Of course, thanks to the Express, now everyone knows about it !
If all current claimants took their fortnight’s holiday it would cost the public £165million.
> How ? They’d still be receiving exactly the same money as if they hadn’t gone on “holiday”.
Jonathan Isaby, chief executive of the TaxPayers’ Alliance said: “It’s deeply worrying that our welfare system assumes people will be stuck on benefits so long that they need a holiday.
“If you’re not looking for a job you shouldn’t get Jobseeker’s Allowance.
“Giving claimants paid holiday is absurd as their time should be devoted to gaining employment that could pay for a break.”
> And here come the usual suspects – Tax avoiders Alliance to the fore and in a minute there’ll be some Tory you’ve never heard of trying to win brownie points…
Tory MP Chris Skidmore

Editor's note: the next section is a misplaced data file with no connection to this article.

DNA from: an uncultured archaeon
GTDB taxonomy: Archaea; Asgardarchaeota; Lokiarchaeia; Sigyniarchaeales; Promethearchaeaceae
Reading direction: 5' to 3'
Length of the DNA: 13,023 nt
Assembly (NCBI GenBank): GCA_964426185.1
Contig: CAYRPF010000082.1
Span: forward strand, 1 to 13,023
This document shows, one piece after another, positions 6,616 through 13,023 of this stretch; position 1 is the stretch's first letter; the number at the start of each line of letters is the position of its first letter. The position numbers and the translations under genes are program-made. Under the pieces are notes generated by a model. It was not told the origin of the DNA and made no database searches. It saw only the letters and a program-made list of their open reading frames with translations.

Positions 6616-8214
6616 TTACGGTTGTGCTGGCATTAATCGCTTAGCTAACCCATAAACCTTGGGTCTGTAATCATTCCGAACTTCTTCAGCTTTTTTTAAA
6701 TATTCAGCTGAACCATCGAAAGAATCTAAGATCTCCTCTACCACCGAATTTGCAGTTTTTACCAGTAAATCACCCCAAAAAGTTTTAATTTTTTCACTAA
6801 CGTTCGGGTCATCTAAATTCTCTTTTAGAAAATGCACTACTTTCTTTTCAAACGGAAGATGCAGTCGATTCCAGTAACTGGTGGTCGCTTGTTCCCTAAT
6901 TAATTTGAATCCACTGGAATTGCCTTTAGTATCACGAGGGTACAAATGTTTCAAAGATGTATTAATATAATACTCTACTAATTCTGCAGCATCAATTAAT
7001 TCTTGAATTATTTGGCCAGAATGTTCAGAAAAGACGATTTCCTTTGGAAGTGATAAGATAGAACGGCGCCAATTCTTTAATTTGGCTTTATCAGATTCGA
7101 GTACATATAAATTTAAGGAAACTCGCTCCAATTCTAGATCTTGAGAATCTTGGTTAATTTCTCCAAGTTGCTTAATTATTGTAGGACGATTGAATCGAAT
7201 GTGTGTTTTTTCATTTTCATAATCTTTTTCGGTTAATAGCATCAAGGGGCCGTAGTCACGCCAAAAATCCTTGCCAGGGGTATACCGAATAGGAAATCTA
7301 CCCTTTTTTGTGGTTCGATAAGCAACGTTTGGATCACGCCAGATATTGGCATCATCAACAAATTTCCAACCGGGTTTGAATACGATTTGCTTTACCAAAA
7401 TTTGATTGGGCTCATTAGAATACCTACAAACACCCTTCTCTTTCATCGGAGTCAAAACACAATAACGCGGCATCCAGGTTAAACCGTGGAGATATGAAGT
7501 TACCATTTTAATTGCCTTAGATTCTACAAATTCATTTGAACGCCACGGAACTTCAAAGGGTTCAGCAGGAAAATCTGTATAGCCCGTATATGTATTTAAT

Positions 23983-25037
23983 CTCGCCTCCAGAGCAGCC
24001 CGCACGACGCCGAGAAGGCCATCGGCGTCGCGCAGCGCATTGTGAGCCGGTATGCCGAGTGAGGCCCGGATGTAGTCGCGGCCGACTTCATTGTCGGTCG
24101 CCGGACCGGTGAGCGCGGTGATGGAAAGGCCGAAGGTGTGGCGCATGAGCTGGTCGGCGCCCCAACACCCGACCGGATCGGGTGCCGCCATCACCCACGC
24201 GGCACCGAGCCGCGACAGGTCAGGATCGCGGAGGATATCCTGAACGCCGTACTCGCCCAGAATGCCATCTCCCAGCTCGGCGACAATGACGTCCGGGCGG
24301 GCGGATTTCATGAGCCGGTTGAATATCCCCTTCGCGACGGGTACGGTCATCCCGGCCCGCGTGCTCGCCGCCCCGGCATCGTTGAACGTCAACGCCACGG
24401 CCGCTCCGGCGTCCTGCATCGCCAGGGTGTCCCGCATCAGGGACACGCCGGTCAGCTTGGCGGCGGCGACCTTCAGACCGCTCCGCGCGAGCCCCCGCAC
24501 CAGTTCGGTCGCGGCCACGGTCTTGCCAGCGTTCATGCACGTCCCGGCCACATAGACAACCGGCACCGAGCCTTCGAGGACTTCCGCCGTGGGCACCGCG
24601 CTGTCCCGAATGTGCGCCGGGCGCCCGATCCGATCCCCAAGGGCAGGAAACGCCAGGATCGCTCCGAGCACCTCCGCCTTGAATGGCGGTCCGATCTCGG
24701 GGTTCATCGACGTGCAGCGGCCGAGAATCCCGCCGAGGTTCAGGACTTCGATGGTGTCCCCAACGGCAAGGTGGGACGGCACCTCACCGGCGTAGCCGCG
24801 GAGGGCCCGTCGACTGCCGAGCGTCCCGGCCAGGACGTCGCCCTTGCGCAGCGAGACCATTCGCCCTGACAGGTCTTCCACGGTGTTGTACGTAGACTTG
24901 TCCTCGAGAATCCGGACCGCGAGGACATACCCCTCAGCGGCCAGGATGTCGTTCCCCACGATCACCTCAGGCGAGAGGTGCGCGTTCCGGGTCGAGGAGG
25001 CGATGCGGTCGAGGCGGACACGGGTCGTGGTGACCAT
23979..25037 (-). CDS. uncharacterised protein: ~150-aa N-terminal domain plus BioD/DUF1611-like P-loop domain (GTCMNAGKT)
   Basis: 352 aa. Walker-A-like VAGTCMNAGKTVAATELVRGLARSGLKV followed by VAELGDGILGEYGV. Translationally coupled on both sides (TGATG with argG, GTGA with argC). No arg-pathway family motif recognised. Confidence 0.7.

> Told you !
said: “Claiming dole can’t be treated the same as having privileges of full-time work with paid holidays.
“As a country we can’t afford for people to take two weeks off from looking for work.”
> Oh for fucks sake ! You do dispair at these idiots… wish they’d been equally vocal when it came to MPs expenses – the real something for nothing culture.
The Government says its new Universal Credit, which rolls together six benefits, will bring an end to the holiday privilege. A spokesman for the Department for Work and Pensions said: “In Universal Credit, jobseekers will no longer be able to stop looking for work while taking in a holiday.”
> That’s the same Universal Credit which has cost millisons but still doesn’t work ? I read some where recently that the cost is £600 million + (and rising).
Kind of makes If all current claimants took their fortnight’s holiday it would cost the public £165million rather cheap by comparison, doesn’t it ?
Joke – Q. What’s the difference between Universal Credit and an unemployed person ?
A. There’s a good chance that the unemployed person will work one day 🙂